During Advent this year I have been working through a devotional resource called The Promised One published online by Christianity Today. The reading for Sunday, December 18 contained this line that has stayed with me, “Zechariah and Elizabeth’s story offers us perspective on our own seasons of waiting. We’re reminded that there’s no expiration date on our prayers.

I have always found the inclusion of the story of Zechariah and Elizabeth, John the Baptist’s parents, in Luke’s gospel (Luke 1:5-24, 57-80) to be interesting. There are a couple of Old Testament prototypes that foreshadow their story. Abraham and Sarah, as well as Hannah come to mind. These too were folks who knew what it was to wait in prayer. The specific prayer they had on their hearts, like the prayers of Zechariah and Elizabeth, and many couples yet today; was the prayer for a baby. They longed to conceive and become parents, but were hindered in those efforts due to some cause of infertility. Scripture often pronounces it much more pointedly, stating but “Elizabeth was barren, and both were getting on in years.” Have you ever noticed in these instances that it’s usually the woman who is blamed and named as barren? Just saying! Then, to add insult to injury, there’s that comment about their age! It reminds me of trips to the doctor in recent years when his response began “well, at your age”.

But let’s come back to the topic of prayer, and specifically prayer waiting. This line from the devotion, “there’s no expiration date on our prayers” is one that should offer every long suffering prayer warrior hope. Keep praying. Whatever it may be that you are praying about, keep praying.

What lies behind this admonition? Do we “keep praying” in the belief that our prayer will one day be answered as we hope? I’m not sure that’s the rationale. Yes, it worked out for Zechariah and Elizabeth in that their prayer for a baby was finally answered. But there are so many other couples who’ve struggled with infertility that have not had that prayer answered in the same way. So, the admonition to keep praying may not be because prayer will be answered in the way we’ve prescribed, but that prayer will be answered. Prayer will be answered in the way God determines. That may align with our hopes. God may be moved in that direction. But the prayer might also be answered in a different way, an unexpected way.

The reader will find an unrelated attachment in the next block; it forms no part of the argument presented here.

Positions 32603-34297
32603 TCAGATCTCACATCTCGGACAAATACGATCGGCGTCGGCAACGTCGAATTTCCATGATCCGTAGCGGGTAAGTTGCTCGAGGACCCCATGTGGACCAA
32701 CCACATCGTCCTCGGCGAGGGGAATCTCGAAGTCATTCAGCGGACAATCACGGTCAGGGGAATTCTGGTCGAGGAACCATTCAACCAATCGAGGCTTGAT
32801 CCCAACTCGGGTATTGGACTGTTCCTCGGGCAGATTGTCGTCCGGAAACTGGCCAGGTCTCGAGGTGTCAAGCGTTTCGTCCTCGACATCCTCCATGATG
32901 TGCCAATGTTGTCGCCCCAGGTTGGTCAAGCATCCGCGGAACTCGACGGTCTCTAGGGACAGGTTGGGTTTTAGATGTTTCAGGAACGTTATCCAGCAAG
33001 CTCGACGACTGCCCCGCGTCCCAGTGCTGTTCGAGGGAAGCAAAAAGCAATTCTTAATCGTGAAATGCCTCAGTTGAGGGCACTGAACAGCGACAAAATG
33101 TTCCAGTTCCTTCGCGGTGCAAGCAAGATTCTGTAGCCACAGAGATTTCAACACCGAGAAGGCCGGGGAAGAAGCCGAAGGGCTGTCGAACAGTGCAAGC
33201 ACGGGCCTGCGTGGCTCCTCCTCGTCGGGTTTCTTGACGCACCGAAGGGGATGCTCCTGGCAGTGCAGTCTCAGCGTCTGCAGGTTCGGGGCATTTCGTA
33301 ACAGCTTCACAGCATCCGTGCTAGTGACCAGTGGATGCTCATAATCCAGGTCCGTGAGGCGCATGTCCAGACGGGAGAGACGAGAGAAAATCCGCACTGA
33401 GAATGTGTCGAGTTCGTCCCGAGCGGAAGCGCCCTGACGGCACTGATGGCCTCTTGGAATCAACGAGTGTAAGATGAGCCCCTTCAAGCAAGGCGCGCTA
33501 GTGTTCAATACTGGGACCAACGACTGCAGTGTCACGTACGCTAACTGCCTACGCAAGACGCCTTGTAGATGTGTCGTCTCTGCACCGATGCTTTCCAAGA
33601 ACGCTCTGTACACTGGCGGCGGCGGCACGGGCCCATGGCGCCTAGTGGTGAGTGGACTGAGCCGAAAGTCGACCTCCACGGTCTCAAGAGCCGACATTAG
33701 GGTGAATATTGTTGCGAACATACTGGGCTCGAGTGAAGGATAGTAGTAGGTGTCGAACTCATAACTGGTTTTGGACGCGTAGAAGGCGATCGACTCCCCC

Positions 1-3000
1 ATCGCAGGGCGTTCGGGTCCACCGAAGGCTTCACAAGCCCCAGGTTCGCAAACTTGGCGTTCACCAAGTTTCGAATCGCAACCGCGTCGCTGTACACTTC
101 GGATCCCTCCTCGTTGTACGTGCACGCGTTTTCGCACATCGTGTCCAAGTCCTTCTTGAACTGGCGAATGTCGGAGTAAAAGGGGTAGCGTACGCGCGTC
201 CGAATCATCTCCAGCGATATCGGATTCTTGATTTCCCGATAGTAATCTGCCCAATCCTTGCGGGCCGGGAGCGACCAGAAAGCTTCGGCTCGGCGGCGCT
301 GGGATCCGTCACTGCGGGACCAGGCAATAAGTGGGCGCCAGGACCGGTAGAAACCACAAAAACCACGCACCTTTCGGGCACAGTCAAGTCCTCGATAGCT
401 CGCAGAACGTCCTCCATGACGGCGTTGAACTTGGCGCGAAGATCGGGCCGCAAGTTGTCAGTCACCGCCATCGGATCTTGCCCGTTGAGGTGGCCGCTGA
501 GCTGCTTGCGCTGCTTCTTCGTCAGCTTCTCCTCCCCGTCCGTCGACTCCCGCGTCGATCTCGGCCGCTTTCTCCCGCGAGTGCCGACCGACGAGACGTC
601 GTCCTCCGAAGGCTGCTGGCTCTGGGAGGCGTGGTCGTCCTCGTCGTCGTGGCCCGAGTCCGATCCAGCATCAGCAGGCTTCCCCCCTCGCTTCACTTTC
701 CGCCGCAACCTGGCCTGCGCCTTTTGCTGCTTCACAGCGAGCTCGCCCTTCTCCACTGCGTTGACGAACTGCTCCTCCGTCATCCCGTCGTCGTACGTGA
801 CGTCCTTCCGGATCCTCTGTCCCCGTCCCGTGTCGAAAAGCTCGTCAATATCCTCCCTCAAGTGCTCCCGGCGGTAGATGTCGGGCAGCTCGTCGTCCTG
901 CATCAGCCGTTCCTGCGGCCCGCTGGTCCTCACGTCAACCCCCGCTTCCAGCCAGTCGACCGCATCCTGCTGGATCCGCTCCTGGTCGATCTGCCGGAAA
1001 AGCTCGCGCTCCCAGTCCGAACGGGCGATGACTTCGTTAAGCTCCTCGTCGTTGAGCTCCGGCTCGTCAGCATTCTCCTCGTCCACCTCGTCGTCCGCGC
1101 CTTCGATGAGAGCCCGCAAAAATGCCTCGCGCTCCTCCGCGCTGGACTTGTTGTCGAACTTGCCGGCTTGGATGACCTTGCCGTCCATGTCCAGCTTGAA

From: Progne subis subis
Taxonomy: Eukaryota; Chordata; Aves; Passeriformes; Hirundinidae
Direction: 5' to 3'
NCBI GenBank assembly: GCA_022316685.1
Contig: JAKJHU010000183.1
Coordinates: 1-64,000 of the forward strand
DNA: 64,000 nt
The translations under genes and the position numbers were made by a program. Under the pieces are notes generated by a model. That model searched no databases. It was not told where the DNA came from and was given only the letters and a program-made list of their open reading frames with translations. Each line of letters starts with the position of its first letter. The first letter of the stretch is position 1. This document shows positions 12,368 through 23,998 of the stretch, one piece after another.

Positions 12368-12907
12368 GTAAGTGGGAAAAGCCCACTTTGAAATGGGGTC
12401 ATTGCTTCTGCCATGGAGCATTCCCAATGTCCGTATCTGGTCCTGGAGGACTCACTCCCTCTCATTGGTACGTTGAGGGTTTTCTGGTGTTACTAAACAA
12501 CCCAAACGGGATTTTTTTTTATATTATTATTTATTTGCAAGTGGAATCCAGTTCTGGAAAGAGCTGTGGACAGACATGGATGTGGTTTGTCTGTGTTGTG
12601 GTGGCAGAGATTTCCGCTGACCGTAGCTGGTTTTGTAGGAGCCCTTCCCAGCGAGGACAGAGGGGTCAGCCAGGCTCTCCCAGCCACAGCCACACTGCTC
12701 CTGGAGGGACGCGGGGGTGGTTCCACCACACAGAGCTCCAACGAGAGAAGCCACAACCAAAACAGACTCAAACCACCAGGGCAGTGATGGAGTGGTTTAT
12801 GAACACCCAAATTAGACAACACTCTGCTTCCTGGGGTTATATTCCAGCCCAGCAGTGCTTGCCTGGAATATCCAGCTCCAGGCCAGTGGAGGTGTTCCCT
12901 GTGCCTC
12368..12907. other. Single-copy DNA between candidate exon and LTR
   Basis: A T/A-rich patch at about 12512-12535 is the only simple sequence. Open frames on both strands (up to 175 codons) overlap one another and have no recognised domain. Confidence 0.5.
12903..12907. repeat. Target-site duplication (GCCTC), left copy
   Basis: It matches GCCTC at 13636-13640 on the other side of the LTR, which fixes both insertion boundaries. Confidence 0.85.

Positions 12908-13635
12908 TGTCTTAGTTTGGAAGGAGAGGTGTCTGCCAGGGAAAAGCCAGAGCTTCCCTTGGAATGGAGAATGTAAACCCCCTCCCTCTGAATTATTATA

I suspect the admonition to “keep praying”, as a response to there being no expiration date on our prayers, is an acknowledgement that God’s time is so often not our time. This is where I lift up those Greek words for “time” that we’ve heard, or used, in a sermon: “chronos” and “kairos”. One word speaks to chronology, the sequential measurement of time, as with a calendar; the other speaks to the fullness of time, or God’s time and timing, as with perfect timing or the right time.

The answer to Zechariah and Elizabeth’s prayer, after untold years of praying and maybe being on the verge of giving up, came in the fullness of time as the incarnation came about. Their unexpired prayer was in the ears and on the heart of God as other events aligned in a perfect timing kind of way. John would come as the forerunner of Christ, to prepare the way. The prayers of this faithful couple would come to fruition in ways they’d never imagined. Zechariahs’ temple discovery was that God hears prayers, and God has a long memory when it comes to those prayers.